Interface | Baryshnikov Arts Center | March 14 – 15, 2013
One of the things that Western dance, and particularly here in America, has not explored in any formal or technical sense, is the disciplined use of the face. Every other part of the body has been subjected to many kinds of motion, the face left to its own devices.
—Merce Cunningham, “The Function of a Technique for Dance,” 1951
Enter Interface, choreography by Rashaun Mitchell, who danced in the Merce Cunningham Dance Company from 2004 until the company’s closure at the end of 2012. After the success of his Nox last year, Mitchell’s run at the Baryshnikov Arts Center sold out almost immediately, and a third late night performance was added. If there is something that’s “must-see” right now, it’s his new work.
Nancy Dalva (Rail): How did you begin?
Rashaun Mitchell: We were at residency at the Dragon’s Egg in Connecticut, which is already a very magical and remote place. I felt that it would be necessary to bond on an emotional level. I wanted to foster and develop the relationships, get to a place of comfort with each other so that we could experiment without fear and self-consciousness. I asked them to walk with me into the woods during the day, to walk in silence and to take turns leading. Someone asked how we would know when to switch leaders. I replied with a shrug. It was a beautiful and intense walk. We got lost. That was the point maybe. Interesting things happen when one is lost. When we finally got back to the studio, I asked everyone to share their feelings. Tears are contagious. Then we danced. I don’t think any one of us will forget that day.
I decided to build the material from movement generated by the dancers. I set up a series of improvisational prompts, filmed them, and combed the footage for material. Then we began the meticulous process of learning the material and organizing it. About 70 percent of it was ultimately tossed. I also used certain techniques that I learned from Merce, applied them to different situations. For example, we experimented with separating the body, the way that Merce would build a phrase in layers: first the legs, then the torso, then the arms. We did this with the legs, the torso, and the face. We identified a list of emotions and each dancer was assigned a different part of the body to express a gesture pertaining to that emotion. They were then combined to make one total body gesture or phrase. This creates a movement language that isn’t naturally attainable. It allows for movement that is beyond my own personal tendencies. In this way I relate to Merce.
Rail: You use Merce’s dancers. (Silas Riener and Melissa Toogood from MCDC, and Cori Kresge from the Repertory Understudy Group.)
Mitchell: The use of Cunningham dancers in my work is mostly a practical choice. I started making this piece at the end of 2010. I made it during breaks in the Cunningham contract. I needed to work with people who had the exact same schedule as me. But certainly, there is an advantage to speaking a common dance language, to knowing someone’s dancing so well and finding ways to stretch that and push bodies and minds to explore new ways of moving. I think we were all kind of craving that. We kept putting the piece aside to continue the Merce Cunningham Dance Company Legacy Tour, and each time we returned to the piece, I had to reconsider my initial motives. Because of this, the piece changed so many times that its identity became confused for me. Instead of fighting this consequential result, I decided to incorporate it, to create a circuitous structure that reflected my state of being. In general, I find that most solutions masquerade as problems initially.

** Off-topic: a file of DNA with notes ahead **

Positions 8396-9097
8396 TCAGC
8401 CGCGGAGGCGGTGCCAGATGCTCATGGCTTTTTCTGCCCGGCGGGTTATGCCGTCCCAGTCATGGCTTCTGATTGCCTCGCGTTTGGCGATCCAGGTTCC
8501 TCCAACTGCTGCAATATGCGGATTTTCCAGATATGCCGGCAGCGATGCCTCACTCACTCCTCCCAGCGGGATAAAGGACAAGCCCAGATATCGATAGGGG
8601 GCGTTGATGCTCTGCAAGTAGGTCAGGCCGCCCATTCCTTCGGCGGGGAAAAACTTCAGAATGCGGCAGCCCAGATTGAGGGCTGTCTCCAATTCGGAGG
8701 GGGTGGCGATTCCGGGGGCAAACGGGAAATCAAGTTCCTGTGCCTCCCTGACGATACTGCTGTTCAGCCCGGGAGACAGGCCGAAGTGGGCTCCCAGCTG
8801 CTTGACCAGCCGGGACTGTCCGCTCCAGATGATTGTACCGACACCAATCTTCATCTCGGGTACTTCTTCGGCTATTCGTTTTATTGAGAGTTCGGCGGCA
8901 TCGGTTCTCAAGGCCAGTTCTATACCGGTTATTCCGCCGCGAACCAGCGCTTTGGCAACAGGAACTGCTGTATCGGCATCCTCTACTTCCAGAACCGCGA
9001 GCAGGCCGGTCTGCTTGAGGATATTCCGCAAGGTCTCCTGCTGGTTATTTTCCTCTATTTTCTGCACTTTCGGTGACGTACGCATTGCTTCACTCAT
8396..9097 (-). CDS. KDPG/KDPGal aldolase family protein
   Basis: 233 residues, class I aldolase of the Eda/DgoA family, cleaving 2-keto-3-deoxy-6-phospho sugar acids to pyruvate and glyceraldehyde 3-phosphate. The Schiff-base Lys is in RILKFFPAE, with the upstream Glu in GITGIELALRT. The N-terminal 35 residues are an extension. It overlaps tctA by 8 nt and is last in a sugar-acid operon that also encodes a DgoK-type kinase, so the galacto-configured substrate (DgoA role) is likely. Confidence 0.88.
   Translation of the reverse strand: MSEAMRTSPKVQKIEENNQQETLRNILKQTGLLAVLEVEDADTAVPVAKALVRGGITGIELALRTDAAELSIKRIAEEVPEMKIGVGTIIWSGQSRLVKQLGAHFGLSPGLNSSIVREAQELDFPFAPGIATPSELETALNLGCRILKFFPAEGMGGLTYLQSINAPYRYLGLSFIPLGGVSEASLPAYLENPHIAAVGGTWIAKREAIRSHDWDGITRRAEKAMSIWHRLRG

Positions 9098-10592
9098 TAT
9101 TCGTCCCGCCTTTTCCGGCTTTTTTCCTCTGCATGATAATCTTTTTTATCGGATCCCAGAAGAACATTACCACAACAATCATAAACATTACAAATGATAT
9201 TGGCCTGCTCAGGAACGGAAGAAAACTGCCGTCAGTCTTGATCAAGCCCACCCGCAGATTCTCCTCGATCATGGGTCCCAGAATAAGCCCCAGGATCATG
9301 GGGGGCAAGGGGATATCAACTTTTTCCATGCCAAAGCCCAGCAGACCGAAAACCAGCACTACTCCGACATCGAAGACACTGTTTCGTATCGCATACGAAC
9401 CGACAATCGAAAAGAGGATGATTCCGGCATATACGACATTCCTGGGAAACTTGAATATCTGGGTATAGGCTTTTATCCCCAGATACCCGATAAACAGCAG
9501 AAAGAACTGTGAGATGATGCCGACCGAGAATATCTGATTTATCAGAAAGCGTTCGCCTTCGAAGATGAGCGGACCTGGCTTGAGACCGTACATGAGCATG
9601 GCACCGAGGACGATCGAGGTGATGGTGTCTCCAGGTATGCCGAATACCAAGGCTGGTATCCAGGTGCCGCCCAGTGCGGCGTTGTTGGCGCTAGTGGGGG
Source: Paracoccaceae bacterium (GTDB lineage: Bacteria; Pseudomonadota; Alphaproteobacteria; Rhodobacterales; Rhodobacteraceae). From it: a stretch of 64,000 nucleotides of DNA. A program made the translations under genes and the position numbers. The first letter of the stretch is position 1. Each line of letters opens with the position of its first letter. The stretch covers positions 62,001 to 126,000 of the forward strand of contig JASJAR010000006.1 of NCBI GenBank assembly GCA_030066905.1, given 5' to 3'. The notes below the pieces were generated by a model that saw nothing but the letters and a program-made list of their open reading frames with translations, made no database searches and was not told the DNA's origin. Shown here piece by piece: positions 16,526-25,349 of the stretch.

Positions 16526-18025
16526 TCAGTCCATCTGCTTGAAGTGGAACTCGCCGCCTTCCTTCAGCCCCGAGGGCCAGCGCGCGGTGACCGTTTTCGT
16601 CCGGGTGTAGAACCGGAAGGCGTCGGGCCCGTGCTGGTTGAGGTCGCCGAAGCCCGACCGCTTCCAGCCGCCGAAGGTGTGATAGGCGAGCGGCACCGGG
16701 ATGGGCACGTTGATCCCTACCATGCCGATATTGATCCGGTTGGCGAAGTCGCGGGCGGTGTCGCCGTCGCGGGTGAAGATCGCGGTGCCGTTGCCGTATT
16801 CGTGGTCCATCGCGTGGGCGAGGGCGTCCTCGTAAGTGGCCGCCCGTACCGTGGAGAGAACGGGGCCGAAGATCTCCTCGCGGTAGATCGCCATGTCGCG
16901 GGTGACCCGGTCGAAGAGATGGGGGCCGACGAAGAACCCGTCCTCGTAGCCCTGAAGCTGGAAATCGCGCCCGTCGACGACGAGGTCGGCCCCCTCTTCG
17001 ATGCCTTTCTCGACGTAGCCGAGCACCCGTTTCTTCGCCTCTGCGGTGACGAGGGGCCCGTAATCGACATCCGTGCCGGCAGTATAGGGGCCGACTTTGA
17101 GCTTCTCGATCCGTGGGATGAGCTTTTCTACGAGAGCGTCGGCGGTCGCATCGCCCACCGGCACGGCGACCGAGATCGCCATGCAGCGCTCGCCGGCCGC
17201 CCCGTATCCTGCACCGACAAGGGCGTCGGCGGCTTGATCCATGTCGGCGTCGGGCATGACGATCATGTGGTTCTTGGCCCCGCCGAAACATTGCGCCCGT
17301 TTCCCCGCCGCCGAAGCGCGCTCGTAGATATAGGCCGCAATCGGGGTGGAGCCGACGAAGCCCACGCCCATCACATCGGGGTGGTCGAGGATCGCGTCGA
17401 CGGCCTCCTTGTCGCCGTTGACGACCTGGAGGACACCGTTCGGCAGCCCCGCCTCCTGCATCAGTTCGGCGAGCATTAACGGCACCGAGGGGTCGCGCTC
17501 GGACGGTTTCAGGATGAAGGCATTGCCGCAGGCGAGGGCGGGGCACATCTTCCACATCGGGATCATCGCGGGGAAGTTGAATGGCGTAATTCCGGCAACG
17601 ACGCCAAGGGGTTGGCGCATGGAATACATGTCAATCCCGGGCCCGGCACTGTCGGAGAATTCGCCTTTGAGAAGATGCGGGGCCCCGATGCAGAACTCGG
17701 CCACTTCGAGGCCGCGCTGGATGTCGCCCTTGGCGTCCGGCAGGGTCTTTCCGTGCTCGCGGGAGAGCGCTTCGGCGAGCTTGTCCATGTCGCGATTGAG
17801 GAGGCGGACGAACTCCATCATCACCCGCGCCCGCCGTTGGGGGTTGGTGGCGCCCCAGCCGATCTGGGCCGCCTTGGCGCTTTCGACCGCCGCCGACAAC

Each dancer is unique and has certain preferences, skills. I think it’s important to consider each individual’s interest in the project. Time is precious and there’s never enough money. These dancers all deserve to be paid buckets for their talents. This is why the extensive process needs to be something particularly worthwhile for them. But it’s difficult to satisfy everyone. Some people love to improvise. Others like to be told exactly what to do. I tried to strike a balance, to keep everyone engaged and invested. The dancers got used to me changing the entire piece with each new rehearsal period. They were forced to keep a distant relationship with the movement throughout. The piece has multiple-personality disorder, on purpose. But in the end, I’m the one to contextualize the movement, to place it in a particular space-time relationship, to draw out particular qualities.
Function and necessity are important to me. I have to understand why something exists. And dancers bring their own set of stories with them, so my ideas have to be filtered through other people. This social act and transference is the part of the process that most excites me. It’s also the most difficult. In this way, Interface is autobiographical. Whatever the task is, it has to feel believable coming from that particular person. Melissa is the most talented mimic I’ve ever met. In addition to her exquisite technique, she’s very exacting, very reliable. Silas is completely committed to everything he does physically. He usually makes a choice that I wouldn’t make. This excites me. It creates a tension. His face is also extremely expressive. He dances like a knife. And sometimes it’s funny. I love this combination. Cori is very open, very sensitive. Her body is extremely malleable. She also adds a lot of conceptual information to the process and is an excellent improviser. I’m very lucky to work with these dancers.
Rail: In watching you perform in this piece (in Boston) and in Nox, I came to the retrograde realization that your extrovert performance in Merce’s work and in his roles really was performance. I saw you become a watcher, attentive and alert but standing back and allowing things to develop in a space you made for someone else to dance in. So, is this work of yours somehow more you, more Rashaun? More your own temperament?
Mitchell: I exist as a watcher in my pieces because of the practicality of having to view what it is I’m making. I love to dance and I love to make dance but I haven’t quite figured out how to do them simultaneously. I’m working on it and have spent the latter part of this process trying to re-incorporate myself as a performer in this piece. My plan is to deal with this problem head on, in another piece. I’m creating an evening length solo for myself for a future project. This is terrifying, so I’m doing it. Again, problems equal solutions.